Toward the end of my first year of college, I had devoured 19 books by C.S. Lewis, a staggering accomplishment for the world's slowest-reading bibliophile.  Still I wanted more.  Much like I did with Tolkien when I "discovered" Lewis, I frequented articles and forums online, gleaned little bits of information and anecdotes.  I had read Surprised by Joy, of course, and once again saw the name Chesterton popping up with reference to Lewis.  Somehow, I ascertained that this guy was a Catholic.  Naturally, my interest piqued.

I read Orthodoxy and was not disappointed.  Now I'll attempt to describe something that is very hard to communicate in prose.  It's more naturally expressed by art and poetry.
A sentence of Chesterton's is a microcosm of any book; a book, of his entire body of work.  When I read Chesterton, his sentences slapped me in the face, like getting a cold shock of water first thing in the morning.  They literally struck me as truth.  This isn't because his thought is so original that I'd never heard of it before and was astounded to realize him right about it.  Rather, he presents what-is in clarity, distilled in purity, like snow melted mountain water.  Here was a man who unlocked all the tightly raveled God-knowledge of my nascent soul and presented it to me: not as a bride, like Tolkien, in beauty and mystery; not as a mother, like Lewis had, in comforting familiarity and profound love and awe and devotion; but as my own child, an impish joyful thing, astoundingly complete in itself, innocent yet immortal, infinitely familiar to me, utterly surprising and unpredictable.

So, in a parodox (of which Chesteroton is a great advocate), I was knocked off of my feet by this unflinching sense, what we call common sense; only it's not so common anymore.  Since the Fall there's been this dichotomy between good human instinct and an idolatry of human thought.  Some people reason themselves into madness; some into a sanitized, inoffensive creed (Luther, for instance, and the philosophers of the Enlightenment).  Since the Catholic Church lost her queenship in the west, sense has dwindled to a rumor, dismissed as prosaic, found altogether inconvenient.  So there's this strange effect of hearing from Chesterton something both new and familiar.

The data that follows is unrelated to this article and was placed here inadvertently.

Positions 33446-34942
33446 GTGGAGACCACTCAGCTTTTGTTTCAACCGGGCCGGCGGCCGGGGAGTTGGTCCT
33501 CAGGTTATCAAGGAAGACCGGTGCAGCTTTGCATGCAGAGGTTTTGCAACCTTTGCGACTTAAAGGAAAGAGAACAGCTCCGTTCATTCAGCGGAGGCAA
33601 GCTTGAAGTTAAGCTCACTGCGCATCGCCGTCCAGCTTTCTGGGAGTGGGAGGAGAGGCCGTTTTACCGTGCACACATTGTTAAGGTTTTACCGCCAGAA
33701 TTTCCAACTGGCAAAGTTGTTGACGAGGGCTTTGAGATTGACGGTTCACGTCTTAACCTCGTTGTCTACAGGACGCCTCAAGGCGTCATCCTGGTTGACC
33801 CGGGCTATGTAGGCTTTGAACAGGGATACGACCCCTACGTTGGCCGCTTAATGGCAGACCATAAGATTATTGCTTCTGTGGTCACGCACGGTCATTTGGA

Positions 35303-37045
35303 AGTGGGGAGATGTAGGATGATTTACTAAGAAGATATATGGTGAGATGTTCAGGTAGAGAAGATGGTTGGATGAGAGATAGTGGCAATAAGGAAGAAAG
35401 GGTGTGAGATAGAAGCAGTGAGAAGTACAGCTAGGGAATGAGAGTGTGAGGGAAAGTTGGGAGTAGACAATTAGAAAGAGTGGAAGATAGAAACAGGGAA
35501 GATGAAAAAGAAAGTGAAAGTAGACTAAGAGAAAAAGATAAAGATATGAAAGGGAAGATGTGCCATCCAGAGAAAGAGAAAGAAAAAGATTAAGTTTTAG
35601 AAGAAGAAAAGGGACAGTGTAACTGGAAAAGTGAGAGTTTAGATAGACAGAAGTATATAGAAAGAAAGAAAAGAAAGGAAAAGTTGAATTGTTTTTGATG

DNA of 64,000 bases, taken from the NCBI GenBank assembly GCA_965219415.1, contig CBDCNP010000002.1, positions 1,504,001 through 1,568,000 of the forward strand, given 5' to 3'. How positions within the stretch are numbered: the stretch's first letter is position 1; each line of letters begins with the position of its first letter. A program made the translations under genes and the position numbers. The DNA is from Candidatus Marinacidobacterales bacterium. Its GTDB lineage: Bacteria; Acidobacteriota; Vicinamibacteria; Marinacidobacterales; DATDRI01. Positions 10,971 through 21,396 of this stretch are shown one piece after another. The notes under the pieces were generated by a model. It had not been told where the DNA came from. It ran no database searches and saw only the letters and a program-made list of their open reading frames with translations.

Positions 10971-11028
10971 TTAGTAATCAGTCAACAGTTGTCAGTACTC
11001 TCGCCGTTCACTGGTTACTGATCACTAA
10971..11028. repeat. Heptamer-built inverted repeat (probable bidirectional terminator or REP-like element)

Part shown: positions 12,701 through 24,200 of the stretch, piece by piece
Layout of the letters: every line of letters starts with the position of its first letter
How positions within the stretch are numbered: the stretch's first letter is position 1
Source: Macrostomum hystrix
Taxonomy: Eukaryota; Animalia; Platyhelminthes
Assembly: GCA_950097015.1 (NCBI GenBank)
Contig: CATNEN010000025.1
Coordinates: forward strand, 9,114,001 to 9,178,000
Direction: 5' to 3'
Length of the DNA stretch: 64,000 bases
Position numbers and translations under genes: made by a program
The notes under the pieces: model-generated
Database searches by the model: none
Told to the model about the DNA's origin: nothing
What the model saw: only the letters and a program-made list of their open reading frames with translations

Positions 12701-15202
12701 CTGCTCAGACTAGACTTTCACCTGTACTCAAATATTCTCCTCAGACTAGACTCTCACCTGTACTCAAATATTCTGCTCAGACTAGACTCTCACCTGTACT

I've heard people more or less chalk up the popularity of Chesterton to bias confirmation.  And to that I would answer: yes, absolutely.  In the sense that siding with the truth, the kind of truth that can't be tested with the scientific method, is bias confirmation.  Chesterton affirms our instincts.

I can see how someone wouldn't like Chesterton.  His word-play and hyperbole is only one taste out of many.  He's easy to mistake for cocky because of his confidence, though his confidence is like that of a saint: completely unfocused on himself but rather on truth, indeed the Truth, out of pure love and devotion to it.  As he says in The Catholic Church and Conversion, "It is not bigotry to be certain we are right; but it is bigotry to be unable to imagine how we might possibly have gone wrong," and he demonstrates that true humility to a T.  Still others consider him chauvinistic.  To that, I point insistently to caveat #1.  As to the rest of it, I can only say: even Tolstoy didn't like Shakespeare.  There's no accounting for taste!
One final thing.  Chesterton is also my teacher in poetry.  Although that wasn't his thing (Tolkien put his perfectionist frown on The Ballad of the White Horse), his worldview is that of the poet.  He said something profound and simple and alarmingly obvious when he said, "The aim of good prose words is to mean what they say.  The aim of good poetical words is to mean what they do not say."  He gets it.

Much of Chesterton's revelations come to him because he sees the wide world the way a poet does.  Not as something familiar and taken for granted, but as an astounding and strange thing, like a fairy tale.  Why, he asks in Orthodoxy, do we assume that because a tree grows apples that it couldn't very well have grown tigers hanging by their tails?  And what will it take for us to notice, gooseflesh and tiny hairs rising, that apples grow on trees?  That the sun rises every day, without having to be wound up?  That breathing is a miracle, and babies laugh, and wine is so, so warm and good?  How can we make ourselves smell and hear and taste, and be shocked out of complacency?

What is the job of a poet if not to bring forth those delightful shivers?  To dare to inspire a soul to prayer or a call to action?  To look at things-that-are in a way that makes us tremble with fear and wonder and walk away changed; either like the man who went away sadly when Jesus told him what he must do to obtain the Kingdom of Heaven, or like the healed one who went out and proclaimed, "I was blind, but now I see."